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Seafinding by the green turtle, Chelonia mydas: the orientation response is tuned to the lighting environment at the nesting beach

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Date Issued:
2018
Abstract/Description:
Hatchling marine turtles use visual cues to orient from their nest to the sea at night. However, the wavelengths of light that carry this information have not been properly documented, nor do we understand why they are favored. I measured wavelength irradiance at 20 nm intervals between 340 – 600 nm at a dark nesting beach and then, in the laboratory, determined the thresholds of the hatchlings for each λ that evoked a positive phototaxis. In this study, I show that green turtle hatchlings are (i) most sensitive to the shorter (360 – 480 nm) light wavelengths. Those light energies (ii) dominated the available natural lighting at the nesting beach. They also (iii) presented a steep gradient in irradiance between a landward and seaward view, an important cue for orientation. I attribute the phototactic responses to “stimulus filtering”, the outcome of natural selection that optimizes behavioral responses (seafinding) according to their function, as well as when and where they occur.
Title: Seafinding by the green turtle, Chelonia mydas: the orientation response is tuned to the lighting environment at the nesting beach.
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Name(s): Celano, Lisa, author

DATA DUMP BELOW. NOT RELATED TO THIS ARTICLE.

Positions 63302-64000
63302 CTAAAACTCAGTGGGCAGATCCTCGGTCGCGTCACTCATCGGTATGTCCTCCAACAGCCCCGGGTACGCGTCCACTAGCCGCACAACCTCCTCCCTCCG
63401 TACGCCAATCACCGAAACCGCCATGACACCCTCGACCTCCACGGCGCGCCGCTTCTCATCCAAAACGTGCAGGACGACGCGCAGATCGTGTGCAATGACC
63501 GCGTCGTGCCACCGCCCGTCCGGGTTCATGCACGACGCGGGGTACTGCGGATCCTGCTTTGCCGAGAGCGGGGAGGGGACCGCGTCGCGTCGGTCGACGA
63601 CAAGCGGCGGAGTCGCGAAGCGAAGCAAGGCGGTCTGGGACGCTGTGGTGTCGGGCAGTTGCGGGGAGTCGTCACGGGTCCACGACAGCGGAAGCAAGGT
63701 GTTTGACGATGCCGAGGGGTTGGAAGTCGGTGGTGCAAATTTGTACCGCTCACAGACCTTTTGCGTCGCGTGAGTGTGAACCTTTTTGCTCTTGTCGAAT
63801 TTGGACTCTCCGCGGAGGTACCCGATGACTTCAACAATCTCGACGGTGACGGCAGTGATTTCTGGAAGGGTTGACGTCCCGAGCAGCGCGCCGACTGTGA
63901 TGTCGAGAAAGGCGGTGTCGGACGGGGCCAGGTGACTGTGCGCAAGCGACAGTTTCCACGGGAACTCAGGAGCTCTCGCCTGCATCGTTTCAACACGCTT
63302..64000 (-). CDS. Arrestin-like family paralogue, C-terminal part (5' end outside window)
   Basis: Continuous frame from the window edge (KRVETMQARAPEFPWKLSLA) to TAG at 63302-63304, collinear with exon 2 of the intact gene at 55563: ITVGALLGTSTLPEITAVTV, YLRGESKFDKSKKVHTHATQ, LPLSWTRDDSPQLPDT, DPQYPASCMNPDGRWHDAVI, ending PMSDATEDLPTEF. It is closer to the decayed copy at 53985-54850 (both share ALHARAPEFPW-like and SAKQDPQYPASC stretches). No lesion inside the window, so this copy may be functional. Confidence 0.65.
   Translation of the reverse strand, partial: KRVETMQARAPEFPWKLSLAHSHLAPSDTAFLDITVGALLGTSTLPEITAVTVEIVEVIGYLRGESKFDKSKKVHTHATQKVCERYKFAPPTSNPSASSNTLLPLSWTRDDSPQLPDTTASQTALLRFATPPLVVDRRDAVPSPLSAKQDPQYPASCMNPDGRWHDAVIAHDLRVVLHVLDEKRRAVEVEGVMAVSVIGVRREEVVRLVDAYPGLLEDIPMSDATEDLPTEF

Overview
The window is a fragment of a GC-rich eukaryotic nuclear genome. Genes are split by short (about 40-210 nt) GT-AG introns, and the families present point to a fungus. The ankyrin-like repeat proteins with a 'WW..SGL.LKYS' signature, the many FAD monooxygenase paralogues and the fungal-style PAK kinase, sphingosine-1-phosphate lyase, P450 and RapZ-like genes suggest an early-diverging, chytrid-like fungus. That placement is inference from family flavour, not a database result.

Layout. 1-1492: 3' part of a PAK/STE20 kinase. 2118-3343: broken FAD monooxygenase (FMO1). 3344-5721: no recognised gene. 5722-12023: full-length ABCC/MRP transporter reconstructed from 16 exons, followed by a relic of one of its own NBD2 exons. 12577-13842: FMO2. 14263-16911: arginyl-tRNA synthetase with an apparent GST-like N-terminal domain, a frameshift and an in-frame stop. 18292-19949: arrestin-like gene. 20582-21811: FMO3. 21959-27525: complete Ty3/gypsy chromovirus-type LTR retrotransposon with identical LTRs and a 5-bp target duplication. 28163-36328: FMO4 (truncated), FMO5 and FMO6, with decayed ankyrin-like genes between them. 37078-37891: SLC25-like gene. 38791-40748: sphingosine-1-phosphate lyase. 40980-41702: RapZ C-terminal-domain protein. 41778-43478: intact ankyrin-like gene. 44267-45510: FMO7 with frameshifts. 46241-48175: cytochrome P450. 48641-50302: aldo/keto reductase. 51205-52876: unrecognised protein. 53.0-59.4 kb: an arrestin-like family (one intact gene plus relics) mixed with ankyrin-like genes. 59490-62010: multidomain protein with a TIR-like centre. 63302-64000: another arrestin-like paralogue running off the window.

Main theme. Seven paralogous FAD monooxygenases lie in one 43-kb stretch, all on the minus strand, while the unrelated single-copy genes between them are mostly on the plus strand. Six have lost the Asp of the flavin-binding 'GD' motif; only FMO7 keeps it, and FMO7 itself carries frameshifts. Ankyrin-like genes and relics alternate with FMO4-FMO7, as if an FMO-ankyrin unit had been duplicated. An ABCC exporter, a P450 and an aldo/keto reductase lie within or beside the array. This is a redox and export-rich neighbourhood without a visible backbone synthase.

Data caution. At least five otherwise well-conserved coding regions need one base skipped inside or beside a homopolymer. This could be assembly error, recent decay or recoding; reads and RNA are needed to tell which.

Salmon, Michael, Thesis advisor
Florida Atlantic University, Degree grantor
Charles E. Schmidt College of Science
Department of Biological Sciences
Type of Resource: text
Genre: Electronic Thesis Or Dissertation
Date Created: 2018
Date Issued: 2018
Publisher: Florida Atlantic University
Place of Publication: Boca Raton, Fla.
Physical Form: application/pdf
Extent: 43 p.
Language(s): English
Abstract/Description: Hatchling marine turtles use visual cues to orient from their nest to the sea at night. However, the wavelengths of light that carry this information have not been properly documented, nor do we understand why they are favored. I measured wavelength irradiance at 20 nm intervals between 340 – 600 nm at a dark nesting beach and then, in the laboratory, determined the thresholds of the hatchlings for each λ that evoked a positive phototaxis. In this study, I show that green turtle hatchlings are (i) most sensitive to the shorter (360 – 480 nm) light wavelengths. Those light energies (ii) dominated the available natural lighting at the nesting beach. They also (iii) presented a steep gradient in irradiance between a landward and seaward view, an important cue for orientation. I attribute the phototactic responses to “stimulus filtering”, the outcome of natural selection that optimizes behavioral responses (seafinding) according to their function, as well as when and where they occur.
Identifier: FA00013034 (IID)
Degree granted: Thesis (M.S.)--Florida Atlantic University, 2018.
Collection: FAU Electronic Theses and Dissertations Collection
Note(s): Includes bibliography.
Subject(s): Green turtle
Chelonia mydas
Phototaxis
Held by: Florida Atlantic University Libraries
Sublocation: Digital Library
Persistent Link to This Record: http://purl.flvc.org/fau/fd/FA00013034
Use and Reproduction: Copyright © is held by the author, with permission granted to Florida Atlantic University to digitize, archive and distribute this item for non-profit research and educational purposes. Any reuse of this item in excess of fair use or other copyright exemptions requires permission of the copyright holder.
Owner Institution: FAU
Is Part of Series: Florida Atlantic University Digital Library Collections.